Krushna Mahapatra (Linnaeus University)
Other project members
Giangiacomo Bravo (Linnaeus University), Svend Svendsen (Technical University of Denmark), Satu Paiho (VTT Ab, Finland), Trond Haavik (Segel AS, Norway)
Villaägarna Kronoberg, Energikontor Sydost, Smart Housing Småland, Åseda Värme & Sanitet AB, Susen AB, Älmhultsbostäder, Växjö municipality, Länsförsäkring Kronoberg, TMF (Trä- och möbelföretagen), Länsstyrelsen i Blekinge län, Region Blekinge
The Kamprad Family Foundation
1 September 2016–31 August 2019
– Department of Built Environment and Energy Technology, Faculty of Technology
– Department of Social Studies, Faculty of Social Sciences
More about the project
About 80 % of the two million detached houses in Sweden are more than 30 years old and in need of renovation. This provides unique opportunities for cost-efficient implementations of energy efficiency measures to significantly reduce (up to 80 %) primary energy use and greenhouse gas emissions. Installation of solar cell systems will increase the renewable energy supply and improve the energy supply security of houses in rural areas.
However, the rate of energy renovation of detached houses is rather slow. Homeowners are more interested in renewing appliances or renovating kitchens or bathrooms; less in energy renovations that require high investments. Financing is often difficult for young families, even though they are the most likely to be interested in energy renovation. They may find it hard to find favourable financing, as the first mortgage loan at low interest rate (85 % of the property value) is used up to buy the property. Elderly may have less difficulties in getting a loan as their original loan most likely has been paid back. On the other hand, they would like to avoid the complexity and hassles of undertaking large scale renovation. They may be unsure of whether the investment will pay off during their lifetime.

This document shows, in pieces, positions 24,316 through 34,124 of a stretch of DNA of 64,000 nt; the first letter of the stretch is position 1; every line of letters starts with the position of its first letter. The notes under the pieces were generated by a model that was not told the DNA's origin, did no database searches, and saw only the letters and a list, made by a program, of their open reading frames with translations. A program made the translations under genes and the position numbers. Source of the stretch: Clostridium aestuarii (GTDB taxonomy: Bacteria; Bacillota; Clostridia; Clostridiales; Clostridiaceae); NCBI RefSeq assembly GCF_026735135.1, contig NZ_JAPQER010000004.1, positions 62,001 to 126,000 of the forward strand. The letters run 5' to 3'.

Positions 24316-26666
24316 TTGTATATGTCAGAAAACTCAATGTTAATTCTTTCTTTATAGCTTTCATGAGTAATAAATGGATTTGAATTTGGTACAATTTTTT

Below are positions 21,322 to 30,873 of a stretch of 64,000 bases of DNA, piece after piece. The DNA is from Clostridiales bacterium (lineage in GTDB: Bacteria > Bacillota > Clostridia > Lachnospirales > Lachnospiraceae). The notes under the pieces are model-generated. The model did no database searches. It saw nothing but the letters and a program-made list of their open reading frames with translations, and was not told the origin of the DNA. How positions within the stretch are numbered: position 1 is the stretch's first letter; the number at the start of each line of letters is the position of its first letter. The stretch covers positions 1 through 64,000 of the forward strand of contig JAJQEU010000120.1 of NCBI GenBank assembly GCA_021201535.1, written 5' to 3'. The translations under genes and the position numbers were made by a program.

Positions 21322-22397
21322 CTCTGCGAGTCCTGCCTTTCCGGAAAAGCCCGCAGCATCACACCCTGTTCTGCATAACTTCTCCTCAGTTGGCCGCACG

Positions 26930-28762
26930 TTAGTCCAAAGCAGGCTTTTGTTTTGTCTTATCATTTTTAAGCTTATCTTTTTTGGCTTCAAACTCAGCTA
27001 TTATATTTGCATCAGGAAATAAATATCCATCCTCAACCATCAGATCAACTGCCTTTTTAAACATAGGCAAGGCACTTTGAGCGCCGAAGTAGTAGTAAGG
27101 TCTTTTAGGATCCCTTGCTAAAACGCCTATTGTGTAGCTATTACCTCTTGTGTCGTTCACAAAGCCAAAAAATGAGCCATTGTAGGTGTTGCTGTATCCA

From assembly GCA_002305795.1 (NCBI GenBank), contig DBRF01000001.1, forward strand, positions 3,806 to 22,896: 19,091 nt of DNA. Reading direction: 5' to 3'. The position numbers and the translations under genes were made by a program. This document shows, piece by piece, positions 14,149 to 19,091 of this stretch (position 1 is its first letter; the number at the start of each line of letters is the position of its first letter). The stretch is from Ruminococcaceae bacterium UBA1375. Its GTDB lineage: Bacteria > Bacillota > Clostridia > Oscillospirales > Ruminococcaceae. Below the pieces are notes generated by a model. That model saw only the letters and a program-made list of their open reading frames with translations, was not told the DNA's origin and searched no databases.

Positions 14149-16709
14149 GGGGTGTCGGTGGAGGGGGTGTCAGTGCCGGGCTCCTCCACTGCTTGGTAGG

On the supply side, the renovation market is fragmented and dominated by a craftsman-based approach with individual solutions. 90 % of Swedish construction and installation related companies are very small, with less than four employees, and many are located in rural areas. They promote their own products or services and lack expertise to undertake energy renovations. Homeowners implement renovation measures in a piecemeal approach, which leads to implementation of sub-optimal solutions that are not cost and energy efficient in the long run. Through collaboration, the companies may attract more homeowners for comprehensive renovation.
The overall goal of this study is to develop, implement and test a one-stop-shop business model for holistic energy renovation of detached houses. In this model, a single actor will coordinate with other actors to offer full-service holistic renovation packages including consulting, independent energy audit, renovation work, follow-up (independent quality control and commissioning) and financing. Homeowners will get a cost effective and energy efficient renovation done by a single actor. The business model developed in this project is expected to be tested in the renovation of four houses in the Småland-Blekinge region.
The project is part of the research conducted by the Sustainable Built Environment Research (SBER) research group.